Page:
The Buddh International Circuit – Formula One or not, it’s still breathing

The Buddh International Circuit – Formula One or not, it’s still breathing

The Buddh International circuit is the best race track in India, as it should be for a Hermann Tilke-designed Formula 1 track that F1 world champions heaped praise over. The sprawling circuit was a part of the Formula 1 circus for three years from 2011 to 2013 but was then dropped by the FIA following a tax dispute. Skeptics of course predicted a quick demise citing reasons such as high maintenance costs but the BIC continues to thrive, F1 or not. That’s what we have gleaned from our tete-a-tete with Rajiv Murishwar, business head at the BIC. “The Buddh International Circuit is is very much in the green and it is doing fantastically well. We are running full throttle in operations, in our funding and also doing good revenues.”

In fact, it is host to a long list of events and the track hire and ancillary costs are worked out according to the need of the customers and keeping in mind important factors such as the state-of-the-art race control room, high end communication systems, manpower (marshals and instructors), even transponders for lap times and so on. In essence, it all turns out to be great value for money and that keeps manufacturers and others coming back year after year.

Keeping it alive and thrilling – The events and academies

The BIC is host to numerous national and international racing championships such as the Volkswagen Ameo Cup and single seater races that are a part of the JK and MRF racing championships. The EuroJK series which is part of JK Tyre Motorsport’s NRC calendar feels more at home on the BIC due to the length of the straights and the speed that the drivers are able to carry around corners, same too with the MRF F2000 cars. And the facilities for spectators are of a very high order with the JK championships and the Tata Truck Racing series seeing overflowing grandstands. The circuit is also a popular location for numerous automobile product launches, media launches and also national and international automobile shoots.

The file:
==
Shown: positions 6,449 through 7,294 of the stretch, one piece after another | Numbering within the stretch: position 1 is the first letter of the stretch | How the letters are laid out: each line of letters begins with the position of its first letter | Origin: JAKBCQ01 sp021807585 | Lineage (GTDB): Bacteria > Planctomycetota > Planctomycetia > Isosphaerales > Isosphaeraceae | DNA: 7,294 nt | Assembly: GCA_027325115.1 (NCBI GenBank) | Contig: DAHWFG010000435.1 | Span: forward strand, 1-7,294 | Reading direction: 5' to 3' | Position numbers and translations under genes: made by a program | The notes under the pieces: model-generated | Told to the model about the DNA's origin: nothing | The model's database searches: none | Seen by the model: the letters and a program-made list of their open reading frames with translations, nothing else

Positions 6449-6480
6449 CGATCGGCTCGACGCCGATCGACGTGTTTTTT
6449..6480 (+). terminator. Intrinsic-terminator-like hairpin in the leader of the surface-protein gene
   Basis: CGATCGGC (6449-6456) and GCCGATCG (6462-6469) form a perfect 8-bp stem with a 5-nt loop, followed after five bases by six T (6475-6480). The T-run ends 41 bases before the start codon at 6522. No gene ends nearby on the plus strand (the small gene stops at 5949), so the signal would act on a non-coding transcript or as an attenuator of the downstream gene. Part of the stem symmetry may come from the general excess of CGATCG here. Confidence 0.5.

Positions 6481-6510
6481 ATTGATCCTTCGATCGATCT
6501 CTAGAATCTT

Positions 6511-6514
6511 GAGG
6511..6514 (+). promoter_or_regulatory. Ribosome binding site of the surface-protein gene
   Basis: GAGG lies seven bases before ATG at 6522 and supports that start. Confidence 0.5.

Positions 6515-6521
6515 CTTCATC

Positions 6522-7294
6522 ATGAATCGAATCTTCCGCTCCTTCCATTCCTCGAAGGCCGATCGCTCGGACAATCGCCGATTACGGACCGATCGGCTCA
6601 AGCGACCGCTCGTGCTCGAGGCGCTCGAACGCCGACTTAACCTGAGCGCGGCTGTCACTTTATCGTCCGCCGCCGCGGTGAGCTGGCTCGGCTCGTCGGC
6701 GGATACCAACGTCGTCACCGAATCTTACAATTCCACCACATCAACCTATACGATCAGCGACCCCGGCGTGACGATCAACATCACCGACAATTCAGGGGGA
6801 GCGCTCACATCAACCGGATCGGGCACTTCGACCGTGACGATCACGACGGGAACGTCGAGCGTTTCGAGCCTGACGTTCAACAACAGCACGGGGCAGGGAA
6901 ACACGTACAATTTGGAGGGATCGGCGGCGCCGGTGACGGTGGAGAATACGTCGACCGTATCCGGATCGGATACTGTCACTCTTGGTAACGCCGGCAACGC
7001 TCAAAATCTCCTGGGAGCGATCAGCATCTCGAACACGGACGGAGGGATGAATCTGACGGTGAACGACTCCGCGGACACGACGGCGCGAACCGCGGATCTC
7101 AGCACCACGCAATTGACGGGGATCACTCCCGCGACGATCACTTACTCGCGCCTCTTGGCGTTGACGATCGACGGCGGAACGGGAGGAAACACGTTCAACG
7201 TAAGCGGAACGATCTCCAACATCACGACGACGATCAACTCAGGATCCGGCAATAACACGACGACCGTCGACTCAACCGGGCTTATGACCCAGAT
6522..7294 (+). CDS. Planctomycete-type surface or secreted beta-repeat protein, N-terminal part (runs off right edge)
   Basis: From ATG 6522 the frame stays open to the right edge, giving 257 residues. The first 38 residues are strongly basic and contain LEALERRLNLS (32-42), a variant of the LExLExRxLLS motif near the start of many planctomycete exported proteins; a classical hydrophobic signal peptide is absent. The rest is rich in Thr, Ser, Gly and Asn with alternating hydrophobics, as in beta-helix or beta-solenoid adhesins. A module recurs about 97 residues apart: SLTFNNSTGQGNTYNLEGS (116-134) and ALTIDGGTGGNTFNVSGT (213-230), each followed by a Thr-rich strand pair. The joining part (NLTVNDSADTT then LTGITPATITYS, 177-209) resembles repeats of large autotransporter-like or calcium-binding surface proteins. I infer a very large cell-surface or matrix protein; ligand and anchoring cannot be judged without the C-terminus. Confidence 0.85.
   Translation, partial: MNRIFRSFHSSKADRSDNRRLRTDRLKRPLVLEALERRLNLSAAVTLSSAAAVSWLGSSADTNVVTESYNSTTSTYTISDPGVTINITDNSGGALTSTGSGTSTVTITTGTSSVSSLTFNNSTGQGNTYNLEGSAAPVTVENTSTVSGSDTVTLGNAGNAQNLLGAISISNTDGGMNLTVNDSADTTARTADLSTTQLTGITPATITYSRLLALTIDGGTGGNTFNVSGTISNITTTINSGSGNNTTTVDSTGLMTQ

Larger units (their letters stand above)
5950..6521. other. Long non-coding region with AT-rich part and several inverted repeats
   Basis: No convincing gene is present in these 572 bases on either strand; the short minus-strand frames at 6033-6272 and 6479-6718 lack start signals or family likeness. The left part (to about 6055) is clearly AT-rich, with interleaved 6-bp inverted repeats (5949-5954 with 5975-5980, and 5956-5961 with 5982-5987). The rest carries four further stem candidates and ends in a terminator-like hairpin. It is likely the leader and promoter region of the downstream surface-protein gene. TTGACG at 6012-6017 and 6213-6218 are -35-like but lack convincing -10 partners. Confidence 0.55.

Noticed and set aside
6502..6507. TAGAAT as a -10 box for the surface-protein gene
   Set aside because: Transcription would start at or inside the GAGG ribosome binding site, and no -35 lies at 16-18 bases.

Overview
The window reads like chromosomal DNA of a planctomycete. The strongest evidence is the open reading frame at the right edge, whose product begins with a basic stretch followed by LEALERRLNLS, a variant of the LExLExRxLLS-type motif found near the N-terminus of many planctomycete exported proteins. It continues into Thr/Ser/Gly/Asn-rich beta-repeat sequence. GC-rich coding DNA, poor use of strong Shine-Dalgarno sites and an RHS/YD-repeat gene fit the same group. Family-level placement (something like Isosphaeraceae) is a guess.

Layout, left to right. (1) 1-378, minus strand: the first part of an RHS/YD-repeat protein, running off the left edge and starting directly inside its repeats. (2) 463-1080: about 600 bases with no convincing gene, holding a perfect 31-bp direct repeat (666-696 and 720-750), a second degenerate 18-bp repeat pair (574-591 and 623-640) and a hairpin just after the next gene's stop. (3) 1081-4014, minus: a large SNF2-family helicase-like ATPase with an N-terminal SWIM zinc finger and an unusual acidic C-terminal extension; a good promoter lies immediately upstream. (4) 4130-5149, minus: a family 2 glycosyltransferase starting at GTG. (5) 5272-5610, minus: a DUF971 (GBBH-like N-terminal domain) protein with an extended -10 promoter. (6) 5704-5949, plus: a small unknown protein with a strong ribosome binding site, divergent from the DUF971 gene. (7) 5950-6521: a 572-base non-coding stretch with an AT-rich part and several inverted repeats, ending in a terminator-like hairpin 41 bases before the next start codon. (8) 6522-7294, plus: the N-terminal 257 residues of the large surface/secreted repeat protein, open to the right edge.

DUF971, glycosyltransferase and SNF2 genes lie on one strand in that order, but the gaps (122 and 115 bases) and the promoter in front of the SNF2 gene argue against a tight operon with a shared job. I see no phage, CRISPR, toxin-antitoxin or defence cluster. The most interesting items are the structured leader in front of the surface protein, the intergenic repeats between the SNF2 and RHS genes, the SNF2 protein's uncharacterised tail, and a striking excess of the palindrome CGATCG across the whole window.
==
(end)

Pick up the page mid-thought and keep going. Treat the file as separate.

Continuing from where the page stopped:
“Arrive and Drive facility makes the track accessible to enthusiasts”

Almost all high-end brands such as Audi, BMW and Mercedes-Benz conduct their corporate experience programmes and driving academies at the Buddh International Circuit. Audi India conducts its sportscar experience inviting Audi owners to experience Audi’s S and RS cars on the circuit. Mercedes-Benz hosts its AMG performance driving academy. Adds Rajiv, “We also host open track days where we invite supercar and superbike owners to buy a session from us and experience the track. We also host arrive and drive and time trials.” The BIC has hosted racing academies by Atomic Motorsport, RACR and Apex Racing Academy. Even track days for KTM riders are organised here by Apex Racing. Since the track has close to 16 gruelling corners, a high speed straight and elevations, it is also used for research and development by manufacturers, motorsport teams and performance tuners.

Arrive and Drive at India’s premiere race track

The ‘Arrive and Drive’ program gives enthusiasts an opportunity to drive a race ready car to and experience the Thrill of Driving on a race track. A 20-minute session costs Rs 7,000 for cars, Rs 4,000 for motorcycles above 500cc and Rs 3,500 for under 500cc. They also offer bonus sessions on a purchase of three sessions or more.

The latest innovation by the BIC is a membership card available at Rs 5 lakh (+GST) for 6 hours of track time and Rs 10 lakh for 13 hours of track time per year. The card can be used anytime in the year and the card holder can bring upto five guests to the circuit.

It’s all an effort by the new track management to ramp up use of the BIC’s facilities and make it more accessible to enthusiasts who can experience the joys of driving a circuit that the Indian Grand Prix winner Vettel described as, “A great circuit, which is what we judge the most… you enjoy the circuit” and 2009 F1 world champion Button chipped in with, “It’s one of the circuits which definitely gets a big tick.”

Words by Hari Kudchadkar

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